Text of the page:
Untitled Document

Artist Biography

 Maxfield Parrish was from a Philadelphia family of wealth and high social standing who grew up as an only child and whose father, Stephen Parrish, was a great and successful American etcher. At the age of seven, Parrish accompanied his mother and father on a trip to France. This short tour opened his young mind and freed his dazzling, fanciful imagination. This was also his first exposure to medieval architecture which made a lasting impression on him and his work. The family returned to Philadelphia and over the next seven years Stephen Parrish achieved success and recognition as an artist, solidifying his reputation as one of the finest etchers of the day. When Maxfield was fourteen the Parrish family left again for Europe, this time for an extended stay. The young Parrish spent days meandering through the wings of the greatest European museums, studying the classical art and figuring out the glazing techniques of the Old Masters. During that second summer in Europe, Maxfield caught typhoid fever and almost died. While recuperating from his sickness, Parrish's father began teaching his son to etch and draw and, unable to do much else, Parrish focused all his time on drawing.


At twenty-two Maxfield returned to Philadelphia in 1892 to matriculate in architecture at Haverford College but due to the many requirements and rules he felt artistically stifled. Almost unheard of for the 1890's Parrish dropped out after three years. He then spent some time visiting the art colonies of Cornish, New Hampshire (his parents had built an estate there) and the colony along the Annisquam River in Gloucester, Massachusetts. By the end of the 19th century Philadelphia was the hub for the arts and culture in America and the Pennsylvania Academy of the Fine Arts was the oldest museum and best art school in the country. In 1894 Parrish enrolled at the Academy and there he began to do his first real artistic works, quickly making huge steps towards his development as an illustrator. The teaching and standards at the Academy were of the highest caliber, and it encouraged experimental and innovative techniques. Flourishing in the climate of the Academy, Parrish developed his own technique for painting. First he photographed costumed models, then cut and laid out the images using for his guide the ancient Greek and Egyptian technique called "dynamic symmetry". Finally painting his compositions, he would painstakingly varnish each layer of color after its application to give his work the same luminist look of Old Master paintings. His artistic technique coupled, with his fantastic imagery, allowed his work to stand out.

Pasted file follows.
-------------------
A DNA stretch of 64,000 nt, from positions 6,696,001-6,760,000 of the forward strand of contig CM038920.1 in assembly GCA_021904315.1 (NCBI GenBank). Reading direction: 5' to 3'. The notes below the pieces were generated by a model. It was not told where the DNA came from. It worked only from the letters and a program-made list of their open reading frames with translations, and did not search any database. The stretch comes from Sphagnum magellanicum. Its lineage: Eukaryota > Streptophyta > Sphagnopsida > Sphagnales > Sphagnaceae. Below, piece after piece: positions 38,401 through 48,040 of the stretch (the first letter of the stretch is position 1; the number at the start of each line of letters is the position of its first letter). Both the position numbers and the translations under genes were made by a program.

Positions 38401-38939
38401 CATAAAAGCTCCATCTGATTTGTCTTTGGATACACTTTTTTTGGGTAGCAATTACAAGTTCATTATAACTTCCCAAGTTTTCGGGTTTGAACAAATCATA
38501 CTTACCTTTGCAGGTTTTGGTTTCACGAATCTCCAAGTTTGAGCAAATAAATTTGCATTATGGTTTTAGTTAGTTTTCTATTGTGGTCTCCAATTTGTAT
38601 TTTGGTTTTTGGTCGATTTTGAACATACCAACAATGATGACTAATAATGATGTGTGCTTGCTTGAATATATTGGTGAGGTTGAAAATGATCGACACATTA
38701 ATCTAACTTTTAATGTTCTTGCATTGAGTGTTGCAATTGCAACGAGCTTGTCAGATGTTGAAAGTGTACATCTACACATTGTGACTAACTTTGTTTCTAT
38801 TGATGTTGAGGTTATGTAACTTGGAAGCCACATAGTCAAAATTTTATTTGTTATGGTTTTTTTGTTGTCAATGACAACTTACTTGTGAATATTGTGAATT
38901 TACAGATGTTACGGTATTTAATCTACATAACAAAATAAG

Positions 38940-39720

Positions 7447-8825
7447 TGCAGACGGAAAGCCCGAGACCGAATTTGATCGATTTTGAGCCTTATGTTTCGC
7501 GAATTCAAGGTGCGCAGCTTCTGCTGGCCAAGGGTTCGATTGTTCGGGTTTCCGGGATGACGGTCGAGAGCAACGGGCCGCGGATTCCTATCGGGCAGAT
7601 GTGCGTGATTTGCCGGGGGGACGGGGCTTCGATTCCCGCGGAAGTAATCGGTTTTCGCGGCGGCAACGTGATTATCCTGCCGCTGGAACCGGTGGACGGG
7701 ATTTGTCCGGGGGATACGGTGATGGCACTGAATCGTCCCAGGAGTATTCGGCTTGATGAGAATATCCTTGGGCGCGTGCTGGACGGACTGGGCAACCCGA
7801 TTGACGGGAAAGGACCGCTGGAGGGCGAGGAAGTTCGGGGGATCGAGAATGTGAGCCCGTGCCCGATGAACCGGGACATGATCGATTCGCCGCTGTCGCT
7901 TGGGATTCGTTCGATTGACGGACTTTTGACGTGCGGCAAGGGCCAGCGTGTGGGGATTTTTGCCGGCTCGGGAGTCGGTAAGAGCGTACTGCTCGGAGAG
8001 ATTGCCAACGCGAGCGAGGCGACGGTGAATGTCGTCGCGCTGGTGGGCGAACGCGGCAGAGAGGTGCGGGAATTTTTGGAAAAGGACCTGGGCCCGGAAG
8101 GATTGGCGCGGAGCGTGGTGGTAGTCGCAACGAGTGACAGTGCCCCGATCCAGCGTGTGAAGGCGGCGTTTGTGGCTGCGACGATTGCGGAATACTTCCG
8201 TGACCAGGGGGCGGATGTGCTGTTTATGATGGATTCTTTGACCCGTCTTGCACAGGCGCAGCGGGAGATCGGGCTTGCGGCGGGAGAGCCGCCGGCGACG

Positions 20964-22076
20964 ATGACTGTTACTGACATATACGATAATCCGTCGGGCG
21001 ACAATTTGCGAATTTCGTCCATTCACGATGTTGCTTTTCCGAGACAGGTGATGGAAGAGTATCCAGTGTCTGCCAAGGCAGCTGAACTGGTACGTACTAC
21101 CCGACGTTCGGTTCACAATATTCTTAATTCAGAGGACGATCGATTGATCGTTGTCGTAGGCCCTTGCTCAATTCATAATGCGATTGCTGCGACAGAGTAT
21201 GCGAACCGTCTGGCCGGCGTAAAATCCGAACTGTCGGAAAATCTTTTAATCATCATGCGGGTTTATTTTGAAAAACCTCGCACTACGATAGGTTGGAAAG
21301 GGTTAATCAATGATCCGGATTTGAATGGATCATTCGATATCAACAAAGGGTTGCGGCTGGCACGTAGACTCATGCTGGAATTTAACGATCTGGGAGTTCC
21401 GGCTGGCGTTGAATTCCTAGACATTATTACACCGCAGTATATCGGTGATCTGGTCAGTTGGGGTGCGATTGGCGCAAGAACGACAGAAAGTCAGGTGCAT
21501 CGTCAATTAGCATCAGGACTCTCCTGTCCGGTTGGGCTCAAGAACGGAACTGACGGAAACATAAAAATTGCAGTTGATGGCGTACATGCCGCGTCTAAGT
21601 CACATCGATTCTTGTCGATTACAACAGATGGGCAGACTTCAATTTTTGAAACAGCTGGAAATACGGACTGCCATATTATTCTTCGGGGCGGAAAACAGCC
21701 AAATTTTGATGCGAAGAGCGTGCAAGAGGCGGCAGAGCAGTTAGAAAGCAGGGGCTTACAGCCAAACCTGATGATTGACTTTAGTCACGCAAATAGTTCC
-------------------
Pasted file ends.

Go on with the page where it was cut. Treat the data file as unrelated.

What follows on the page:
At twenty-five Parrish sold his first painting to the magazine Harper's Bazar for their cover. Following that first sell was a flood of continuous commissions that made his work public for literally the rest of his career. His paintings were in high demand and his images graced uncountable magazines, calendars, murals and book illustrations. This era was known as "The Golden Age of Illustration", as without television and computers the media's main vehicle was through pulp entertainment and Parrish and others fully took advantage of the opportunity to have their images seen by the masses.
From 1901-1902 Parrish was commissioned by The Century Magazine to go to Hot Springs, Arizona and paint a series of illustrations for an article entitled "The Great Southwest".